Barchester Towers by Anthony Trollope was published in 1857. This is the second book in a series of six books set in the fictitious cathedral town of Barchester, collectively known as The Chronicles of Barsetshire. This is the best known and perhaps the most popular book from the series.
Barchester Towers tells of the ‘upheaval’ caused by arrival of the new Bishop, Bishop Proudie, in Barchester. The new Bishop’s wife and his chaplain’s struggle for power, the many suitors of Eleanor Bold and her family’s anxiety over them, the return of Dr Stanhope and family after an interval of twelve years and much more form the rest of the story.
The book preceding Barchester Towers in the series is The Warden. In many ways Barchester Towers is a direct continuation of The Warden. The main problem faced by the characters in The Warden gets constantly mentioned in BarchesterTowers. It is because of that that this book can be read as a stand alone work. The plot of the first book becomes pretty much clear after it has been discussed from so many different angles so many times.
How Eleanor Bold’s private life goes out of control was interesting to watch. Eleanor and her family do not speak their mind but keep assuming things when clear communication could have cleared everything up. Their anger, egotistical behaviour and refusal to admit mistakes felt real.
Among the characters I found Eleanor Bold, Archdeacon Grantly and Mrs. Grantly to be irritating at times and insipid at others. Mr. Arabin felt one dimensional.
Mr. Harding is a good natured if weak character. Misunderstanding the nature of his favourite daughter and his subsequent reactions are quite apt for a man like him.
There are a bunch of villains in Barchester Towers but most of them are not completely black. They are streaked with shades of grey. Mrs Proudie with her meddling ways gets on most people’s nerves but the one thing she most bullies her husband about helps provide for large family in need. Signora Neroni surprised me. She is instrumental in bringing about many of the changes in the lives of the characters. What she does is apparently for her own amusement but she also brings about good in her own strange way. In the end she ends up playing sort of a fairy god mother to certain characters. Only Mr. Slope can be said to be without any redeeming qualities.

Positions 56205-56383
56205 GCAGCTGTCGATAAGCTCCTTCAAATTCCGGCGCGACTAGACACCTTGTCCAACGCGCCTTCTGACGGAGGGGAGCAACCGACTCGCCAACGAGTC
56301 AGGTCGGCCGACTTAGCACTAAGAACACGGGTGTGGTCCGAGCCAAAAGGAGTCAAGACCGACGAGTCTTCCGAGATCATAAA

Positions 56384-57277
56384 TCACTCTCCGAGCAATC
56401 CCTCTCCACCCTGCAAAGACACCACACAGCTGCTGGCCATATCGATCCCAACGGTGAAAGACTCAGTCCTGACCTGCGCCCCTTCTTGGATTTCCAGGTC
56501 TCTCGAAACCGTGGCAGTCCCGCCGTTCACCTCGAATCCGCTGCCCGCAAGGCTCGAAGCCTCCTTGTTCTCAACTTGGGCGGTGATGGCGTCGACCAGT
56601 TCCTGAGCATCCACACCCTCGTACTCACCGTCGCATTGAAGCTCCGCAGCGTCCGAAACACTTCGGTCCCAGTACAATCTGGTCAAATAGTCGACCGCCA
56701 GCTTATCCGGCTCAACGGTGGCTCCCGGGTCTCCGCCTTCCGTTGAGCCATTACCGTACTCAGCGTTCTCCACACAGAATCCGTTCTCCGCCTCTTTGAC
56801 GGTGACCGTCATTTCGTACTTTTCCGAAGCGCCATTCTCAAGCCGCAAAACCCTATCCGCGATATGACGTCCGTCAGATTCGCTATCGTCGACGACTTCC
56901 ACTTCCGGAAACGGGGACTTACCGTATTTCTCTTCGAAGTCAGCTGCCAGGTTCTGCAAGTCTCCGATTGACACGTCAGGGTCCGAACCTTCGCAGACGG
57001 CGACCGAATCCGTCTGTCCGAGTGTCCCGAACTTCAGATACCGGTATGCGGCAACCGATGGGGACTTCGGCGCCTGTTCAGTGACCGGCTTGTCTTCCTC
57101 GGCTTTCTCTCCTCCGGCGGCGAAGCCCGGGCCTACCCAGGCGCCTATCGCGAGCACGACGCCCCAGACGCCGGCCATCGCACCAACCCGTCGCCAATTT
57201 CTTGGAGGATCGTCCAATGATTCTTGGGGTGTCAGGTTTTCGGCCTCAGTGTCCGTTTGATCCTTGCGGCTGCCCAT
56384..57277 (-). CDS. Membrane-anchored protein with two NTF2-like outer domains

Mr. Slope is simply slimy. He is power hungry (but so is a lot of other people in this book), crafty and calculative. Of course, none of his complicatedly devious schemes bear any fruits but he is left undaunted by his failures.
Bertie Stanhope is the typical happy-go-lucky, ne’er-do-well son of the Stanhope family. His character is nothing novel. Charlotte Stanhope’s character felt wooden.
There are no, as one might say, ‘weak’ female characters in this book. Most of the women do as they please and most of the men in their lives are pretty much bullied into doing as they are told. There is just one man, Archdeacon Grantly, who is somewhat of a bully himself but even there his wife is his equal and his confidante. I found this way of portraying gender relations to be quite remarkable considering this is a Victorian novel. Of course, there are a few smatterings of lines like,
…She had found the strong shield that should guard her from all wrongs, the trusty pilot that should henceforward guide her through the shoals and rocks. She would give up the heavy burden of her independence, and once more assume the position of a woman and the duties of a trusting and loving wife… (Chapter Forty-nine- The Beelzebub Colt.)
But overall the women rule the roost and browbeat the men into submission.
This is one long book. My Penguin Popular Classics edition is more than 470 pages long.
I found Trollope to be extremely money minded. Issues such as who has how much money, who is poor and how they can get some money gets relentlessly examined. The fact that Eleanor Bold is young and pretty pales in comparison to the fact that she is rich. The rush to gain the hand of a rich woman in marriage is unbelievably aggressive!
Generally I love reading Victorian authors. At least three of my favourite authors come from that era. However I have a feeling Trollope may not become one of my favourites. Having said that I don’t dislike him either. I will read more of his books. I already have his Framley Parsonage (the fourth book in the series) on my shelf. Let’s see if I grow to like him better with time.
Overall I found Barchester Towers to be quite satisfactory if a bit tiresome at places.
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